12 July 2008


8 July 2008


I thought I was headed into a yucky tropical disease complete with
tummy upset, mild fever, body aches, and mood swings. But it's just
that my cycle arrived a week early. Resume normality, with extra
self-care :)

And so, I continue with my daily routine...

Okay, I left off at 6:30 am on July 1.

I don't always take a morning shower – it depends on how busy the
family is, I don't strictly need it and I don't like to distract my
sister from taking care of her kids.

In either case, I prep myself for the day – packing my Camelbak
backpack with
my training necessities: cahier (notebook), my Oral Proficiency
Learning textbook for Ewe, and a pen
and other necessities: my Ridgeway bottle (like a Nalgene, but not) –
sometimes I'll dump half a tub of 'tea-on-the-go' type mix, I can get
filtered water at the techhouse –, the various medicines I might need
during the day (I always carry a couple pepto bismol tabs, some
ibuprofen, some hydrocortizone cream, insect repellent, and a couple
band-aids), my camera, some toilet paper just in case, my phone, my
rain jacket, and my watch (I don't wear it on my wrist because I get
heat rash – there's a handy little loop in the strap of my backpack
that works nicely)

I just severely overused parentheses. This may be a recurring fault.
(especially since I've been prone to it since I was 16)

I usually head to the Techhouse at 7am.
Me le ku keke yi suku (I am riding my bike to school – in Ewe)
We were given brilliant 7-speed mountain bikes for use in Togo. We've
received training on maintenance and emergency fixes, etc. I feel this
may be the most useful training I have yet received. I kind of can't
wait till I get my first flat tire. I'll know EXACTLY what to do. What
a feeling of power!

Classes start at 7.30, or at least they are scheduled to start then.
I usually have a chance to chat to people, finish any homework and
possibly open up my computer (if I brought it with me).

Our first class lasts until 9.30, then there's a half an hour break.
This gives people the chance to come to the Techhouse if their first
class was held elsewhere – a lot of the language groups are held in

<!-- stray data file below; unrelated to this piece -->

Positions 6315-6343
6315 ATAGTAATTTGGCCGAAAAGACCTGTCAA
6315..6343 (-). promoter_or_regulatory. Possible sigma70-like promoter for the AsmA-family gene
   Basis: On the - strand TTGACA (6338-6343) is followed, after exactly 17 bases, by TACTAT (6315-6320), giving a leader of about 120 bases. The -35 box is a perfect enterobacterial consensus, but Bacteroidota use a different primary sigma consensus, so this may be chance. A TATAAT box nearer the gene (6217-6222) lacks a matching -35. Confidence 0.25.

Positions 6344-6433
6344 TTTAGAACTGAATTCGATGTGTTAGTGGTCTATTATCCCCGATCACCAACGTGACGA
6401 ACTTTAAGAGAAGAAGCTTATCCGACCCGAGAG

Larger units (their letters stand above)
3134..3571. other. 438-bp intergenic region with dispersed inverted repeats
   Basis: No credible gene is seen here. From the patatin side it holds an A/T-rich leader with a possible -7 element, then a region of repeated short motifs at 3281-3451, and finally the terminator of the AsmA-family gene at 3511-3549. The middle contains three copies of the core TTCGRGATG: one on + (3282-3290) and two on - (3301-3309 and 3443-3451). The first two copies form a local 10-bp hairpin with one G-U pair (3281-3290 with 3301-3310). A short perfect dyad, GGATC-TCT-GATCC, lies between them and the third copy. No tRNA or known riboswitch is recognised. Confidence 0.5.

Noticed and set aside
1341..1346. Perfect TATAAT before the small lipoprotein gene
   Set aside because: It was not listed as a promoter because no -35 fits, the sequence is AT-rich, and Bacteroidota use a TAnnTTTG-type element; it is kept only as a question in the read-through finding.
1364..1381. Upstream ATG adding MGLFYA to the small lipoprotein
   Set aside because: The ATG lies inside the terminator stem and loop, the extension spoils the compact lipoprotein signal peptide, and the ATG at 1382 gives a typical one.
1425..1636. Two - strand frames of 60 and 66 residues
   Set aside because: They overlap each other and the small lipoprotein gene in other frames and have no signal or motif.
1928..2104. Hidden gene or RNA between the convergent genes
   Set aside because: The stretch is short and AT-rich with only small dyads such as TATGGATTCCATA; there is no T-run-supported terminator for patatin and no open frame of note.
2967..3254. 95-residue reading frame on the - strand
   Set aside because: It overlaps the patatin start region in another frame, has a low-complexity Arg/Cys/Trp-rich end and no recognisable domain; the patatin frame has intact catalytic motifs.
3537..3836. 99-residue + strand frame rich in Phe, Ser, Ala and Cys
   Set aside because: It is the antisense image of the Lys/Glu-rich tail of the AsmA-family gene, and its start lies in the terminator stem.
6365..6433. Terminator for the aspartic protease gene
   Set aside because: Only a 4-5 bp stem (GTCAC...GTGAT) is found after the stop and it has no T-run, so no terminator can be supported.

individual host family houses.

10am - Often, we have our Technical sessions as the second session of
the morning. This means we will start with one of the stageaires giving
a presentation on some form of business skill that they are already
familiar with through their experience outside of the Peace Corps.
We've had presentations on Linux and the merits of open source
software; how to open and register a business; and how to
fundraise/write grant applications. Pretty interesting stuff, but it
primarily is interesting to me because I get the chance to have a
glimpse of what people were up to prior to Peace Corps. Lots of

After the individual presentations, we cover various aspects of
business development a la Togolaise. We either have a current
volunteer, a guest speaker, or our tech trainer lead the session. These
sessions vary widely as to how boring or interesting they are. I've
been forced to pay good attention because I've been called on
frequently to translate guest speakers presentations in French into
English for the stageaires who are new to French. My tech trainer
passes me notes that say "Il faut bien suivre cette partie pour
traduire." (Rough translation: pay close attention to this part so you
can translate)
There's a guy stageaire who speaks French fluently (his schooling was
all in French) but he's very good at avoiding eye contact with the tech
trainer when he's looking around for someone to translate, so it's
mostly up to me :)

12pm – Second session ends, time to bike home for lunch. Biking home is
uphill. It's not terribly steep, but it wears on me when I'm feeling
tired, hungry or a bit ill. Especially when I'm wearing a skirt and I
have to be careful to keep my skirt down while peddling. On contrast,
the ride to the Techhouse is absolutely blissful.

Okay, I've got you through the first half, I'm going to leave the rest
for another time.

nighty night

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